A BLOODY GOOD FILM
by Kevin Bowen
published December 31, 2007
There Will Be Blood
now playing in
New York and Los Angeles
I would sum up the difference between Michael Clayton and Paul Thomas Anderson's There Will Be Blood with the following dinner-party questions.
Does power corrupt, or does power attract? Does our capitalist system, with the aggression needed to grease the wheel, force moral men into bad
deeds? Or does the system smile upon the misanthrope's cunning energy? Does our way of life mandate the rise of men of wicked strength to bend
the elements to their will?
There Will Be Blood, as the title might suggest, sees the latter. It locates said cunning energy in
Daniel Plainview (Daniel Day-Lewis). We spend the first 20 minutes with him in almost complete silence, as in 1898 he works an Arizona silver
mine that's really a glorified hole in the ground. There is sun, and wind, and pain. This isn't work for the people person.
Soon he has his silver, and he goes looking for his gold. Black gold. Texas Tea. Oil, that is. After building a small oil empire, word comes to
him of a county of dirt farms in California where oil virtually bubbles out of the ground. The residents need an expert's help. With his young
son and "business partner" in tow, Plainview will travel to California to bring in his biggest, oiliest catch.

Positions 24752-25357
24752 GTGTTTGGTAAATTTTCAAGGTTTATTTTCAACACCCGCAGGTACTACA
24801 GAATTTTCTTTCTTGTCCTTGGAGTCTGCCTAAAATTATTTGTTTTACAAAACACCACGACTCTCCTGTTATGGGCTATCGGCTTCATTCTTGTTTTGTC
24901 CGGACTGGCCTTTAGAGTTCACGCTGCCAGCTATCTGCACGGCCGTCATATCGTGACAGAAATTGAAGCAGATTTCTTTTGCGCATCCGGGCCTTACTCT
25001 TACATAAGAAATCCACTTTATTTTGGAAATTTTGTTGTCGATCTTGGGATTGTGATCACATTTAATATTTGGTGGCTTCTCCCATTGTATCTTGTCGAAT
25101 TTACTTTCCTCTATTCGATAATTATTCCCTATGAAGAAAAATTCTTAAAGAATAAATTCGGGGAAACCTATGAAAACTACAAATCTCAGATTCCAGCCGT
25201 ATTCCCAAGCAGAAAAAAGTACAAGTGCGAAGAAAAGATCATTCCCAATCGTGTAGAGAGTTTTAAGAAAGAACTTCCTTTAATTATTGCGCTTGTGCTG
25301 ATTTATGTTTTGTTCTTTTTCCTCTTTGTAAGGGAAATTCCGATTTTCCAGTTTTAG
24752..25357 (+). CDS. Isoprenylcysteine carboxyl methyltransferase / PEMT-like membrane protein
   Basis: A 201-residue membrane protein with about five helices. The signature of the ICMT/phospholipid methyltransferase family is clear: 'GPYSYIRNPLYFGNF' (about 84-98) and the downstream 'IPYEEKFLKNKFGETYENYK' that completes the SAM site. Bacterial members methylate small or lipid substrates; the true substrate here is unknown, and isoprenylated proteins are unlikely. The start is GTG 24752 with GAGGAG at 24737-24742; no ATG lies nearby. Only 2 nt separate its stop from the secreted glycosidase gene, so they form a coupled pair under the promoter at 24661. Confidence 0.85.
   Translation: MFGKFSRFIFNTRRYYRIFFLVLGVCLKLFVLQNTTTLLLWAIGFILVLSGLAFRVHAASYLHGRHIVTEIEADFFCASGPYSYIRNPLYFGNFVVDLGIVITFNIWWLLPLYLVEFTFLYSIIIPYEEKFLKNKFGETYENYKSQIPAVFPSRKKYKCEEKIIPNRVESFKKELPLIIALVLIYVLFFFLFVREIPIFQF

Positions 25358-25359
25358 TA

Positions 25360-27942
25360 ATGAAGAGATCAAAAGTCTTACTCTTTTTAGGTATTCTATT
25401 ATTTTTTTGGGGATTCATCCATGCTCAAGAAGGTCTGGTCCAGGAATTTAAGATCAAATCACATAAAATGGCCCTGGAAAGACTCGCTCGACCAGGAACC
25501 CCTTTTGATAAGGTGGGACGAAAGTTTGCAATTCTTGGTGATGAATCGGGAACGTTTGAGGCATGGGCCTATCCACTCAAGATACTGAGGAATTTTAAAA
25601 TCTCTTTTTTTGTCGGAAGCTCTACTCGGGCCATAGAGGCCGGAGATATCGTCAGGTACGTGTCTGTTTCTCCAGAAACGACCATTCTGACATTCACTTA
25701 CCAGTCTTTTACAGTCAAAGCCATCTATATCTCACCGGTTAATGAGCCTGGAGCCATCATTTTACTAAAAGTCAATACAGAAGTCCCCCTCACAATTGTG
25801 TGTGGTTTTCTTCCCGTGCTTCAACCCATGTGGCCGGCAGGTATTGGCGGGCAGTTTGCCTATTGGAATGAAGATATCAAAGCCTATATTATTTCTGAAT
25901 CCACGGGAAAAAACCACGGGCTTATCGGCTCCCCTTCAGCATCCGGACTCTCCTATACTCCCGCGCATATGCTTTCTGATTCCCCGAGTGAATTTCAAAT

As oil comes, misfortune follows. Obstacles. Accidents. Deaths. A young man named Eli Sunday (Paul Dano), who wants to build his
fire-and-brimstone ministry. With a fervent believer and a powerful, unscrupulous loner, the men will soon clash.
Many already see Plainview as a shadow of the cinema’s great American megalomaniac, Charles Foster Kane. Both are men with an itch they can’t
find, much less scratch. They pursue power to fill the hollow reaches inside. For both men, the need to control is the only form of love. Blood
even ends inside a giant pleasureland mansion, one that is both crisply new and in ruin.
However, Plainview is just as much a shadow of Faulkner. Like Thomas Sutpen in "Absalom, Absalom." A man of admirable ambition and drive, but
sapped by his rapacious appetite. In fact, this is a very traditional American story, based on an Upton Sinclair novel, twisted by Anderson into
something that at least occasionally surprises.
Whatever else you say about There Will Be Blood, this is gigantic filmmaking. Cinematographer Robert
Elswit's best moment comes amid the swirling torch of an oil well fire, captured in hypnotic long takes. Only one, if I was counting right. The
bleak finale, which plays like "The Dude" Lebowski's worst acid trip, is one of the most original visions that you’ll see from Hollywood. There
are things that made me drift. For instance, a subplot about a long-lost brother might be necessary. But necessary doesn't mean gripping. Still,
among the film's many exotic sights, the best is seeing Anderson back on top of the game.
kevinbowen @ stageandcinema.com